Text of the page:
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# Hyper-Parameter Tuning with Cross-Validation

# Hyper-Parameter Tuning with Cross-Validation

## Importance of Hyper-Parameter Tuning

Hyperparameter tuning is crucial for optimizing machine learning (ML) algorithms. Effective tuning results in improved real-world performance. Cross-validation (CV) plays a vital role in this, especially in the finance sector, where conventional approaches often fall short. This blog focuses on utilizing the Purged k-fold CV method for hyper-parameter optimization.

## Purged-Kfold Integration into MLJBase

For hyperparameter tuning, grid search is often an initial step to understand the data's underlying structure. In MLJBase, `GridSearchcV`

uses a CV generator, and to avoid overfitting, our PurgedKFold class can be passed as an argument.

```
def clf_hyper_fit(
feature_data: pd.DataFrame,
label: pd.DataFrame,
times: pd.Series,
pipe_clf: Pipeline,
param_grid: dict,
validator_type: str = 'purgedkfold',
validator_params: dict = None,
bagging: list = [0, -1, 1.],
rnd_search_iter: int = 0,
n_jobs: int = -1,
**fit_params
) -> MyPipeline:
if set(label.values) == {0, 1}:
scoring = 'f1' # F1-score for meta-labeling
else:
scoring = 'neg_log_loss' # Symmetric towards all cases
if validator_params is None:
validator_params = {
'times' : times,
'n_splits' : 5,
'embargo' : 0.01,
}
# Hyperparameter search on train data
inner_cv = CrossValidatorController(
validator_type,
**validator_params
).cross_validator
if rnd_search_iter == 0:
gs = GridSearchCV(estimator=pipe_clf, param_grid=param_grid, scoring=scoring, cv=inner_cv, n_jobs=n_jobs)
else:
gs = RandomizedSearchCV(estimator=pipe_clf, param_distributions=param_grid, scoring=scoring,
cv=inner_cv, n_jobs=n_jobs, n_iter=rnd_search_iter)
gs = gs.fit(feature_data, label, **fit_params).best_estimator_ # Pipeline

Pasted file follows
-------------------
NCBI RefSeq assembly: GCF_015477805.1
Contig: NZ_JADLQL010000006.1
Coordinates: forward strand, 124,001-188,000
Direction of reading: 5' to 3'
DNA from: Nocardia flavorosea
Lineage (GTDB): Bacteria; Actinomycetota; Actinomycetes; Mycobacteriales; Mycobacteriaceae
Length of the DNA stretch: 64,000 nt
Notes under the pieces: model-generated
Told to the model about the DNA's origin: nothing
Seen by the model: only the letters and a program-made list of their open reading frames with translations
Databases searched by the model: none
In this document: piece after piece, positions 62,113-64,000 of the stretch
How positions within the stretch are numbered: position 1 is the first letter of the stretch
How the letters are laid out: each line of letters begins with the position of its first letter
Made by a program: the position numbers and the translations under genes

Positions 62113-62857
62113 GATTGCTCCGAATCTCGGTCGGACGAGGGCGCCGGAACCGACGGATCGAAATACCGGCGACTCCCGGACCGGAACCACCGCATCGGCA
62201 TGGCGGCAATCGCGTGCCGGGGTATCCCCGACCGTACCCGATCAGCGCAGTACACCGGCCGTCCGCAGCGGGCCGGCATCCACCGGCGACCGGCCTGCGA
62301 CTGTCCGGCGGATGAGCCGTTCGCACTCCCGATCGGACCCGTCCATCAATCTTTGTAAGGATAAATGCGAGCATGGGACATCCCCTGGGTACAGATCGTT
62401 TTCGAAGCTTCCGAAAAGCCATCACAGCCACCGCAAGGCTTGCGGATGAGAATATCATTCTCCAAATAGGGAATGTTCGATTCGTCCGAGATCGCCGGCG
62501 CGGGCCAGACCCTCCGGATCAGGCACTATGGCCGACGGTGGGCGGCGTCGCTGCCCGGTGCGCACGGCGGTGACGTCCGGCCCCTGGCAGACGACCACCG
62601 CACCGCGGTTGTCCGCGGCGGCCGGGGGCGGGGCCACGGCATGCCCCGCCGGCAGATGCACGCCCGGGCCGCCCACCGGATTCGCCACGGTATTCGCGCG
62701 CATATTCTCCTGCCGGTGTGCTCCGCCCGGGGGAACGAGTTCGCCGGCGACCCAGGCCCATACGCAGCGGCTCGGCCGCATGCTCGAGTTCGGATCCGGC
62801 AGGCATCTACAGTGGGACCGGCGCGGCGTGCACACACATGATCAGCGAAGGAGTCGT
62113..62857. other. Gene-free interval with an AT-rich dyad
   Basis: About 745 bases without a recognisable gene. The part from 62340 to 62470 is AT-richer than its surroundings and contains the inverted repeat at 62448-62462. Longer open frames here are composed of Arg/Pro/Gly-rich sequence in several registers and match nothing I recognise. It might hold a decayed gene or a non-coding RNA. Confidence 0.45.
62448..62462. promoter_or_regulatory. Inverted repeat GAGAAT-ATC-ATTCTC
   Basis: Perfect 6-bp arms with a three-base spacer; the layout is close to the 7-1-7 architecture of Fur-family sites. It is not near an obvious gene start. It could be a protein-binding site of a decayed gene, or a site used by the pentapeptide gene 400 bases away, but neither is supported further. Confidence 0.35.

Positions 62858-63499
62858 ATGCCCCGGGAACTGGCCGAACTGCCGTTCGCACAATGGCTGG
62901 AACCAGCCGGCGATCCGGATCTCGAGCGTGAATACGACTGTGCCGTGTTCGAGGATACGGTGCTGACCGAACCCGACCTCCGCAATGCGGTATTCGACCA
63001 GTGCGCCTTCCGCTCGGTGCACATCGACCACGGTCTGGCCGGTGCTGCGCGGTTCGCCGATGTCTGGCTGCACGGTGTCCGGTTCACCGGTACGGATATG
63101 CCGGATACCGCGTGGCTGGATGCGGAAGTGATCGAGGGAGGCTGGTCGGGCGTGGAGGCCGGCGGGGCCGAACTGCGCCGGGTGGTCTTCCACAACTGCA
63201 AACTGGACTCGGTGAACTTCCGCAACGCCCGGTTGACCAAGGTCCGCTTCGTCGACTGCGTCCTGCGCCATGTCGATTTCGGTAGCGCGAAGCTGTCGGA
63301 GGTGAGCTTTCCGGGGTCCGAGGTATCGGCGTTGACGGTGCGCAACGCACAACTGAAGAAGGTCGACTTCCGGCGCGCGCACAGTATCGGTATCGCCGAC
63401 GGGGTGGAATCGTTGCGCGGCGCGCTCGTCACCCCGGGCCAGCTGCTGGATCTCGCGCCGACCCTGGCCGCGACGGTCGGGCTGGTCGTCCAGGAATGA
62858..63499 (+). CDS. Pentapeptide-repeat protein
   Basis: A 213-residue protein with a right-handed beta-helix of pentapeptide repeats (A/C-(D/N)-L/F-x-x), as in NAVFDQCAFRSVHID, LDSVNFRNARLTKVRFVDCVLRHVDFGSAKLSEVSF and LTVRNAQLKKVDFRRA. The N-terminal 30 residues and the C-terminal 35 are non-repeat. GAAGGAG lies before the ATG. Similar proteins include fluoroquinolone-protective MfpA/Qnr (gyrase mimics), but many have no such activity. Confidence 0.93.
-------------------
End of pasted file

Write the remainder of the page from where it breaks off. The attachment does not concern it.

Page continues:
# Fit validated model on the entirety of the data
if bagging[1] > 0:
gs = BaggingClassifier(base_estimator=MyPipeline(gs.steps), n_estimators=int(bagging[0]),
max_samples=float(bagging[1]), max_features=float(bagging[2]), n_jobs=n_jobs)
gs = gs.fit(feature_data, label, sample_weight=fit_params[gs.base_estimator.steps[-1][0] + '__sample_weight'])
gs = Pipeline([('bag', gs)])
return gs
```

## Non-Negative Parameters

Non-negative hyperparameters are common in some ML algorithms, such as the SVC classifier and RBF kernel. Rather than using a uniform distribution for sampling, using a log-uniform distribution is often more effective for such parameters.

For a variable $x$ to have a log-uniform distribution between $a>0$ and $b>a$, its CDF and PDF can be defined as:

## Limitations of Accuracy as a Measure

Accuracy alone doesn't provide a meaningful evaluation in finance-related ML, particularly in investment strategies. It fails to account for the probabilities associated with predictions. Cross-entropy loss, or $log loss$, is a better performance metric as it incorporates prediction probabilities.

The formula for log loss is:

Accuracy doesn't suffice for hyperparameter tuning in financial applications. It should ideally be supplemented or replaced with metrics that better capture the complexities of financial decision-making.

Note: All these functionalities are available in both Python and Julia in the RiskLabAI library. You can view more here for Python and here for Julia.

### References

- De Prado, M. L. (2018). Advances in financial machine learning. John Wiley & Sons.
- De Prado, M. M. L. (2020). Machine learning for asset managers. Cambridge University Press.